Camp Allegheny Battlefield in Pocahontas County, West Virginia

Photo by Michael Kleen

Visit a Civil War site in the Monongahela National Forest with breathtaking views of Allegheny Mountain vistas.

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The Battle of Camp Allegheny (Allegheny Mountain) was fought on December 13, 1861 between Union forces commanded by Brig. Gen. Robert H. Milroy and Confederate forces commanded by Col. Edward Johnson in Pocahontas County, West Virginia during the American Civil War. The battle was a Confederate victory, although the Confederates abandoned their position a few months later. It resulted in 283 total casualties.

As 1861 came to a close after a string of defeats, the Confederate position in western Virginia was precarious. Since mid-July, Union and Confederate forces had stared at each other from camps at opposite mountaintops: the Federals at Cheat Mountain and Confederates at Allegheny Mountain.

Both sides sought to control the strategic Staunton-Parkersburg Turnpike (an early toll road) and Baltimore and Ohio Railroad, which linked Virginia’s Shenandoah Valley with the Ohio River. They had fought two skirmishes at Greenbrier Ford earlier that fall, and by December, Brig. Gen. Robert H. Milroy was determined to push his foe off Allegheny Mountain and secure the turnpike for the Union once and for all.

On December 12, Col. Edward Johnson sent a scouting party to ambush the approaching Union troops, and after a sharp fight, they retired to camp that evening. Early next morning, December 13th, Milroy’s brigade, approximately 1,760 men strong, deployed to attack up Allegheny Mountain, but found the Confederates were ready and waiting for them.

Johnson’s brigade responded aggressively, advancing on the beleaguered Federals, who took up a defensive position in the woods. They repulsed several attacks before their ranks, thinned by casualties and desertion and low on ammunition, gave way. After three hours of fighting, Union forces retreated back to their camp on Cheat Mountain.

Like often happens in war, nothing was achieved at Allegheny Mountain except adding names to the casualty rolls. Milroy lost 20 dead, 107 wounded, and 10 missing in the attack, while Johnson lost 20 killed, 98 wounded, and 28 missing. Johnson won the nickname “Allegheny”, as well as a promotion to brigadier general, for his stubborn defense, but the strategic situation in western Virginia remained the same as 1861 came to a close.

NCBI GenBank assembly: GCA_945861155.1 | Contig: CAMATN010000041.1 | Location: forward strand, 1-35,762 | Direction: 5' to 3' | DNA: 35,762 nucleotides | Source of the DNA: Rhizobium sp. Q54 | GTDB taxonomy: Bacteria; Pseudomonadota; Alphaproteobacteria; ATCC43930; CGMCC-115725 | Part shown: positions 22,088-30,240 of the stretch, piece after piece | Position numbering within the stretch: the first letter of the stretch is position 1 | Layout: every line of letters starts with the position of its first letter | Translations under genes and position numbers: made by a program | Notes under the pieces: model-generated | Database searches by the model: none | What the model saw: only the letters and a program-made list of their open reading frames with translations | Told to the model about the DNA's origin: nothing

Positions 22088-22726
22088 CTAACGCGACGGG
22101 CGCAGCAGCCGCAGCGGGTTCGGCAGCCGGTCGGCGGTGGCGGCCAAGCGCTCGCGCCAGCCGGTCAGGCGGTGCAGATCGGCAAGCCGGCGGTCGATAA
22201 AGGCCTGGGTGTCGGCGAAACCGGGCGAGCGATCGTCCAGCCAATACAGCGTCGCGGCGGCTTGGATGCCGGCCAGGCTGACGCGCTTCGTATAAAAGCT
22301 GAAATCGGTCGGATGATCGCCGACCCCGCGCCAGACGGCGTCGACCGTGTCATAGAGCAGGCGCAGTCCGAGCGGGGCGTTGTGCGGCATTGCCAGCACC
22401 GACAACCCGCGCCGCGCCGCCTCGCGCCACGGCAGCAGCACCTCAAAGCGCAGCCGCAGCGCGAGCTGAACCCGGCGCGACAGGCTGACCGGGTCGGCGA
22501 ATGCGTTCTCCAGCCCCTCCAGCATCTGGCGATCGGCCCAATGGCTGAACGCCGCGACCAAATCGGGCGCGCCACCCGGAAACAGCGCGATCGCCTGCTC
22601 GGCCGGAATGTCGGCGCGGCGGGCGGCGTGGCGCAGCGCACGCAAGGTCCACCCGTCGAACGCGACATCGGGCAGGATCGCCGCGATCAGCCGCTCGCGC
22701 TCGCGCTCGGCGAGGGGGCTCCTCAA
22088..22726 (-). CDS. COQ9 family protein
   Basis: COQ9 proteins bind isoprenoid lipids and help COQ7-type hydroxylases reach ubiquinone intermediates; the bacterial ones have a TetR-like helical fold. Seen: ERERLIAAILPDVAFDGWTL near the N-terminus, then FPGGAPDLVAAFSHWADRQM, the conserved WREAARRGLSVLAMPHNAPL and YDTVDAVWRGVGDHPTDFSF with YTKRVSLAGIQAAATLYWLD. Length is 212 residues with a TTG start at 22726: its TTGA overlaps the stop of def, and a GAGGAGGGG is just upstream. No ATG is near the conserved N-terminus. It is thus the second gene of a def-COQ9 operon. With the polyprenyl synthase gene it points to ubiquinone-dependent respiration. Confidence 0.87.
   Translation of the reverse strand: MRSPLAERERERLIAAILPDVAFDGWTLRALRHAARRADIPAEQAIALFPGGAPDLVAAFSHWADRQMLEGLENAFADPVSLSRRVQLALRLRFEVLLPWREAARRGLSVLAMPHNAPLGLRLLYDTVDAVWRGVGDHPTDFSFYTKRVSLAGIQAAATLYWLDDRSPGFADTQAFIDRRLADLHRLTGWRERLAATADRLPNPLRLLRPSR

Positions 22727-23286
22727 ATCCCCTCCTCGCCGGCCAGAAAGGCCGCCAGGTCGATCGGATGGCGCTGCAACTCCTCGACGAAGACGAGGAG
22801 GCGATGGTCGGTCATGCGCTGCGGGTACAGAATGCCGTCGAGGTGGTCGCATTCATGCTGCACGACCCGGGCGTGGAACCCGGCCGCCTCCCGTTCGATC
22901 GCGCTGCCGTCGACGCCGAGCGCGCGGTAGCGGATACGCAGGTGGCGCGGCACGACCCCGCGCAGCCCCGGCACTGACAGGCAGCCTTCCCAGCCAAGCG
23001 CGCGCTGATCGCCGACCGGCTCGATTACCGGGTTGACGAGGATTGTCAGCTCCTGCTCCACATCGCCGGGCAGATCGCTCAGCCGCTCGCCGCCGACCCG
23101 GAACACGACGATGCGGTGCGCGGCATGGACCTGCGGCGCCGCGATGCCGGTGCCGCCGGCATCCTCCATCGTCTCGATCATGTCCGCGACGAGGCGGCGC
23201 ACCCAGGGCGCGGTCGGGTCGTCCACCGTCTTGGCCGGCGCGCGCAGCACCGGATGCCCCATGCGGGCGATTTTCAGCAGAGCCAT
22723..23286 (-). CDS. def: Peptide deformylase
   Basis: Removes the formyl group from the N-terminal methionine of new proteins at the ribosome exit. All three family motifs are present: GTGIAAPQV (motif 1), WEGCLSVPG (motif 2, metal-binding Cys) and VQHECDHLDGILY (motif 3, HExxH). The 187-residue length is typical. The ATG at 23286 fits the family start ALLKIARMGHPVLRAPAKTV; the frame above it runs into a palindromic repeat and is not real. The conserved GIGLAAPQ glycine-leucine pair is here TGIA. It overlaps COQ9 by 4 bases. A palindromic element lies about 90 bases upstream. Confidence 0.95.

Fought between Northern and Southern states from 1861 to 1865, the American Civil War erupted over questions of slavery, the legality of secession, and the primacy of the Federal government. It ended with Northern victory and restoration of the Union. Nearly 850,000 people died in the conflict, the bloodiest war in U.S. history. Most of the war’s battles were fought in the South, devastating its economy and leaving generational scars.

Today, Camp Allegheny and its battlefield are located in the Monongahela National Forest, a 921,150-acre wilderness in the Allegheny Mountains of West Virginia. A primitive gravel/dirt road winds its way to Camp Allegheny Historic District, where there is a gravel pull-off, cemetery, and a Civil War Trail sign. It was included on the National Register of Historic Places in 1990. The West Virginia Historic Commission erected a metal historical marker along U.S. 250 in 1963, which West Virginia Archives and History replaced with an identical sign in 2011.

Several historic markers and interpretive signs are located at the intersection of Mountain Turnpike (Route 250) and Old Pike Road at the border of Virginia and West Virginia (GPS coordinates 38.226786, -80.932277). The Camp Allegheny parking lot and trail is located along Old Pike Road at GPS coordinates 38.473629, -79.722434. It’s easiest to turn onto Old Pike Road from Route 250 near these signs, rather than come from the direction of Bartow and drive up the mountain.

Author: Michael Kleen

Michael Kleen is an author, raconteur, and occasional traveler. He has a M.A. in History and M.S. in Education. He enjoys studying military history, folklore, and philosophy.

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